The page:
To be a Christian means to forgive the inexcusable, because God has forgiven the inexcusable in you. This is hard. It is perhaps not so hard to forgive a single person great injury. But to forgive the incessant provocations of daily life—to keep on forgiving the bossy mother-in-law, the bullying husband, the nagging wife, the selfish daughter, the deceitful son—how can we do it? Only, I think, by remembering where we stand, by meaning our words when we say our prayers each night “forgive us our trespasses as we forgive those that trespass against us.” We are offered forgiveness on no other terms. To refuse is to refuse God’s mercy for ourselves.
When I said that forgiveness must not be contingent upon the other party asking for it, it is for good reason. As the article I referenced earlier stated, unforgiven issues between you and another can lead to bitterness and resentment, which hurts you more than it could ever punish the offender. This point I believe in on a very personal level. Earlier this year, I had to make some drastic changes in the way my business worked. A gentleman and friend whom I had associated my business with very closely took some actions in our business relationship that I disagreed with and said some extremely hurtful, untrue things about me and my business. To this day, he still hasn’t asked forgiveness for these things. I had a choice. Do I become bitter and allow those things to poison our interactions? Or do I choose to forgive him, to put the hurt behind me and retain the ability to speak with this man without discomfort or awkwardness? I chose the second because I believe it is what God wants.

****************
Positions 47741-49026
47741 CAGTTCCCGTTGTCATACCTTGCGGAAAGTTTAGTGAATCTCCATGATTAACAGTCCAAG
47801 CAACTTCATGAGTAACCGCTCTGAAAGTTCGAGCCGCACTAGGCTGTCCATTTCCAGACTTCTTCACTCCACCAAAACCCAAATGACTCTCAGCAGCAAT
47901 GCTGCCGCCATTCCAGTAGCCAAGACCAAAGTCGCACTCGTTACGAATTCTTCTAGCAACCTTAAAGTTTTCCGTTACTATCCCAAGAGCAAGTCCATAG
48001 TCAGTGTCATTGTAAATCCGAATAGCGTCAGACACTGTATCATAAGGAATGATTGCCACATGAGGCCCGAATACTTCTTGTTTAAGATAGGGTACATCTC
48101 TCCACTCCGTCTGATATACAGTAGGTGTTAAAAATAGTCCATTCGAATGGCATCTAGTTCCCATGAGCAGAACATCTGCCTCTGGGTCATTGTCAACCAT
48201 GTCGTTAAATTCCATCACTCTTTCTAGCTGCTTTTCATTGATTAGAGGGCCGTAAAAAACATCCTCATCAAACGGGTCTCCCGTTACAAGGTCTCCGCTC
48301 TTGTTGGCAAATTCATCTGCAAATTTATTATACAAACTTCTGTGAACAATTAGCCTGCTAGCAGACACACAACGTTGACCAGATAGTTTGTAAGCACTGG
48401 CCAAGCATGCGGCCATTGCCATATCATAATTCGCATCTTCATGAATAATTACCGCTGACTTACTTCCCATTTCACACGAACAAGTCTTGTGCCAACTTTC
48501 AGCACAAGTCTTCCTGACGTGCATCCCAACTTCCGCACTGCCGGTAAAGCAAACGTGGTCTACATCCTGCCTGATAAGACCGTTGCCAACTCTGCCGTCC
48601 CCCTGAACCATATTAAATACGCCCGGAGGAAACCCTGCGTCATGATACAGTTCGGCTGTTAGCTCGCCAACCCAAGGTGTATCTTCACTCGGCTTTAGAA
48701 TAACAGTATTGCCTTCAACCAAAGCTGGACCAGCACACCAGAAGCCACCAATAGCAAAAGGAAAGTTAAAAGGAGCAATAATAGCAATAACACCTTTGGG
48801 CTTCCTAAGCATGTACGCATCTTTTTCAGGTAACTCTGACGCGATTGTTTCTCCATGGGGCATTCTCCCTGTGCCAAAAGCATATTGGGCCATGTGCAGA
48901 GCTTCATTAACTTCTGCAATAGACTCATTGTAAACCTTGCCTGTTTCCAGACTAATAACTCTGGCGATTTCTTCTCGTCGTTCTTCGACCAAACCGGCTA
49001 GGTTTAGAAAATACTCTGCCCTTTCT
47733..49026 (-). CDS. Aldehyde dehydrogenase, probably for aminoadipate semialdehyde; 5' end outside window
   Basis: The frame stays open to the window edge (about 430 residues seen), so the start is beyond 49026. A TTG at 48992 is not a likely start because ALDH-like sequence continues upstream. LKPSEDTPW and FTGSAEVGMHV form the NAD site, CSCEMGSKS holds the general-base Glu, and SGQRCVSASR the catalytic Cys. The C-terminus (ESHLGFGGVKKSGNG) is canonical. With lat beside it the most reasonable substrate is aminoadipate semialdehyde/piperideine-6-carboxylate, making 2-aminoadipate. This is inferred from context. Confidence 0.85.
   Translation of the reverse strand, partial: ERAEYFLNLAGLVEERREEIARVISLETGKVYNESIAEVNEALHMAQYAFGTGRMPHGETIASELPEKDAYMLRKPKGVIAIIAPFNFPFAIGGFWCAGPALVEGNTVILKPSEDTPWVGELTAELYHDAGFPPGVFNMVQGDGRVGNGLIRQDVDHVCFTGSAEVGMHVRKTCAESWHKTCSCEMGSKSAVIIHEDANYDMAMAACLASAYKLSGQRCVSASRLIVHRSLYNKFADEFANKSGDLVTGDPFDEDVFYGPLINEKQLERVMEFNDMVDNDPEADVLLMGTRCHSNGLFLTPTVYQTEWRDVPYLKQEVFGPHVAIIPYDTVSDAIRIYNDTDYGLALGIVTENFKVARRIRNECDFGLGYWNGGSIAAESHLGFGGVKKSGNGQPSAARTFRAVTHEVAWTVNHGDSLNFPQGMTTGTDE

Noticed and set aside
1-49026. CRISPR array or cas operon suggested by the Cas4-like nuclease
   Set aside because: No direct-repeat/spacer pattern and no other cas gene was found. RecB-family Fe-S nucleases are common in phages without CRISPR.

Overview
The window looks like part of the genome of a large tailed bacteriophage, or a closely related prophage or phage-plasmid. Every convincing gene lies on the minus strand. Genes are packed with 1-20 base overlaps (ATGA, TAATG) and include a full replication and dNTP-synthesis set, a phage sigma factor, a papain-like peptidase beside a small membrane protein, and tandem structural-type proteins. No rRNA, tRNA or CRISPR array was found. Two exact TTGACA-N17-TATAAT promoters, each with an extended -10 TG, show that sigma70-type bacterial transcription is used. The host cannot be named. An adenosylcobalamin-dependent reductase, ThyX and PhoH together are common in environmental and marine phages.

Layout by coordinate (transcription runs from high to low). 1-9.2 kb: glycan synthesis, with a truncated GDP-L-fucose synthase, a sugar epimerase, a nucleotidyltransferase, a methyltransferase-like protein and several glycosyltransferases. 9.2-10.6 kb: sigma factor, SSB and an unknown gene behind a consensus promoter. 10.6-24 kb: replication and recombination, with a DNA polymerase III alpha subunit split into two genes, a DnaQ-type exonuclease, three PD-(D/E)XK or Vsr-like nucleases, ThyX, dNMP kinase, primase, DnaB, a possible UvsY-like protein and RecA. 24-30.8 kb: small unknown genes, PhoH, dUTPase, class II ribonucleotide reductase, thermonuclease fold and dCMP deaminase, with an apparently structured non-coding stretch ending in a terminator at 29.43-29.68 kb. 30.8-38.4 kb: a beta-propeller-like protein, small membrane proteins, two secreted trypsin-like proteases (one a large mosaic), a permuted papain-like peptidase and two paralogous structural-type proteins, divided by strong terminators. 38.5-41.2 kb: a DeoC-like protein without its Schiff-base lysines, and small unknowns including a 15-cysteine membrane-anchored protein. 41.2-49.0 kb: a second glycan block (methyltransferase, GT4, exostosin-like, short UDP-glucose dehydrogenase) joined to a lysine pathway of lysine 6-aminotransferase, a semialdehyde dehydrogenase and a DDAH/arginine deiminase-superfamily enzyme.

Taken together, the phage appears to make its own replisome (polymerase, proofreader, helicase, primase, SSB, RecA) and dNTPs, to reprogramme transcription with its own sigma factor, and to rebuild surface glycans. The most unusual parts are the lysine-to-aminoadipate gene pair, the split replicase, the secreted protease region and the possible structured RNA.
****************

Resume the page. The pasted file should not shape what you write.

Forgiveness does not, however, always remove the consequences of the actions of the offender. Should victims of physical abuse continue to subject themselves to the the aggressor? Should a boss, whose employee has stolen from them allow that employee to be in the position to do so continually after forgiveness has occurred? I don’t believe so. Such circumstances would be enabling the wrong to continue. In my personal circumstance, I have chosen to not associate my business with the gentleman whose actions I disagree with, largely because there was no repentance, no change, no agreement that wrong was perpetrated.
True forgiveness means that we hold no bitterness or anger towards an offender. We let go of the hurt and move forward, choosing to not allow it to color our views or interactions with the person we’ve forgiven. I encourage you, if this concept is new to you, to try and implement it, even on a basic level in your life. If you are married, practice intentionally forgiving your spouse for the stupid little things they do that upset you. Don’t talk about your forgiveness or use it as a manipulation. Choose to let go of bitterness. If you work with other people, you will inevitably get frustrated. Practice forgiveness and don’t let wrongs taint your interactions with your coworkers. I firmly believe that it will free you. It will take the internal pressure, big or small, of bitterness away from you and you will see it drastically improve your life.
Please, I welcome comments and discussion. Feel free to chime in!